Description of the Evidence
Factors associated with an increased risk of melanoma
UV radiation exposure
The relationship between UV radiation exposure and cutaneous melanoma is less clear than the relationship between UV exposure and NMSC. In the case of melanoma, it seems that intermittent acute sun exposure leading to sunburn is more important than cumulative sun exposure; such exposures during childhood or adolescence may be particularly important.
Interventions With Inadequate Evidence as to Whether They Reduce Risk of Nonmelanoma Skin Cancer
Sunscreen use and UV radiation avoidance
It is not known if interventions designed to reduce exposure to UV radiation through the use of sunscreens and/or protective clothing or through limitation of exposure time reduce the incidence of NMSC in humans. Some studies have used solar keratoses rather than invasive skin cancer as the study endpoint. It is generally felt that half or more of SCCs arise from solar keratoses. However, nearly half of SCCs occur in clinically normal skin. A longitudinal study has shown that the progression rate from solar keratoses to SCC is about 0.075% to 0.096% per year, or less than 1 in 1,000 per year. Moreover, in a population-based longitudinal study, there was an approximately 26% spontaneous regression rate of solar keratoses within 1 year of a screening examination. Therefore, it is likely that solar keratosis is a poor surrogate endpoint in SCC prevention trials.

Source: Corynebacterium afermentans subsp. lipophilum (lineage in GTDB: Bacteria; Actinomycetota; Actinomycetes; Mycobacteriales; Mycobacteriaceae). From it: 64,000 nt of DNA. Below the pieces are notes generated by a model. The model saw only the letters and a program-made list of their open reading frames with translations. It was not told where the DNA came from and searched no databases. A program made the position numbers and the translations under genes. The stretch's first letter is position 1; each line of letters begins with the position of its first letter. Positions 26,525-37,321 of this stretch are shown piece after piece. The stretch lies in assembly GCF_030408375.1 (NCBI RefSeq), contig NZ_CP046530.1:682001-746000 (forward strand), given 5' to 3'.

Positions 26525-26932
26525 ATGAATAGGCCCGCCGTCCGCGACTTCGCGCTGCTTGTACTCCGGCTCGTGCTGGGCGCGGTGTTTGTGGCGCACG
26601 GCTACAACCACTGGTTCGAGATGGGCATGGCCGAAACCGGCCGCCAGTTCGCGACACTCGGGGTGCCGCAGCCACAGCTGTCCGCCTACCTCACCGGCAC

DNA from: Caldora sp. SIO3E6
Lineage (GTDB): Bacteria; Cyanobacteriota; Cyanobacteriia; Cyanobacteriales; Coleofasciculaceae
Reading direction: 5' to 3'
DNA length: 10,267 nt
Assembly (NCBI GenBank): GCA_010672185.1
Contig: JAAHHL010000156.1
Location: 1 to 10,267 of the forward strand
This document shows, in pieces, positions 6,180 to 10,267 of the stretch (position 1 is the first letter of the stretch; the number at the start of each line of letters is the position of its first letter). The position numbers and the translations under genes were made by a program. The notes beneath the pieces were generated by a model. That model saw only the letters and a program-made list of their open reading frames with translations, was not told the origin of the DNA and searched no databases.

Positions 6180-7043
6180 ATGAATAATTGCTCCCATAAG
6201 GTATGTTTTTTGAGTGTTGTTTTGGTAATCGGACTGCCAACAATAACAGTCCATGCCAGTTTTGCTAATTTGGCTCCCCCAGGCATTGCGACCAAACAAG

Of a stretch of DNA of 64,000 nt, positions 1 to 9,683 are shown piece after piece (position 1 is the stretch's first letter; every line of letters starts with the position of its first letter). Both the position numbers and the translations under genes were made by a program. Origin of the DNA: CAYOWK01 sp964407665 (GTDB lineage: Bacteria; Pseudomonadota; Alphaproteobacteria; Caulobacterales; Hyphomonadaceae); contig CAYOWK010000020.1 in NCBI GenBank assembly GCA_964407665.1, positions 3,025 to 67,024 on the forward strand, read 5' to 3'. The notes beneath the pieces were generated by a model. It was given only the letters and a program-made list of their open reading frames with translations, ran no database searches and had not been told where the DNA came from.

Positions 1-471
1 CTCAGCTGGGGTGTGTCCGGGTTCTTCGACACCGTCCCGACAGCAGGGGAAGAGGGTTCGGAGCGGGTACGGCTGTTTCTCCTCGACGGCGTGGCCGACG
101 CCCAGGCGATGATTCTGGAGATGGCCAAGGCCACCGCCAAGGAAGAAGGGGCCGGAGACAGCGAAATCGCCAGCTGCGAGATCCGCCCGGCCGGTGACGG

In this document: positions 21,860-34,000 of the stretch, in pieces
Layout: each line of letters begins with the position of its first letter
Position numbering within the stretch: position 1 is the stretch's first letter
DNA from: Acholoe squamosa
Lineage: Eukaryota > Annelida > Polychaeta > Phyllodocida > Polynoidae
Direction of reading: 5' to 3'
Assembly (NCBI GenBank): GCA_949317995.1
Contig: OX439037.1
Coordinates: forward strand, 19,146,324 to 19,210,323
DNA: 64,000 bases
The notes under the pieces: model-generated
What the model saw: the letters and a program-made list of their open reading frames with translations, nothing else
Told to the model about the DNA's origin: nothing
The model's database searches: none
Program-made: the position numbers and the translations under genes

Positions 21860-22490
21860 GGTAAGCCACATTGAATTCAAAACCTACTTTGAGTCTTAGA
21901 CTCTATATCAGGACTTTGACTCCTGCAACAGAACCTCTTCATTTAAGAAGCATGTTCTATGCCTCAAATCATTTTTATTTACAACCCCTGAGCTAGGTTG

One very small randomized placebo-controlled study of a sunscreen (sun protection factor [SPF] 29) was conducted in 53 volunteers who had either clinical evidence of solar keratoses or NMSC. Only 37 of the participants returned for the planned 2-year follow-up (attrition rate of 30%). The rate of new solar keratoses was lower after 2 years in the sunscreen group than in the placebo (base-cream) group (estimated 36% reduction in annual rate, P = .001). Another study showed that regular sunscreen use helps reduce the incidence of solar keratoses and increase remission of existing lesions. In Australia, 588 persons aged 40 years and older who attended a free skin cancer screening clinic and had 1 to 30 solar keratoses were enrolled in a randomized controlled trial (RCT) assessing the effect of regular sunscreen (SPF 17) use on solar keratoses; 431 persons completed the study. Individuals in the sunscreen group developed fewer new lesions and had more remissions of existing lesions than those in the base-cream placebo group. There was an increase of 1.0 in the mean number of solar keratoses in the base-cream group versus a decrease of 0.6 in the sunscreen group (difference = 1.53; 95% confidence interval [CI], 0.81-2.25). The rate ratio of new lesions was 0.62 (95% CI, 0.54-0.71). Furthermore, in the sunscreen group, the development of new lesions and the remission of existing lesions were related to the amount of sunscreen used. Such a relationship was not observed in the base-cream group.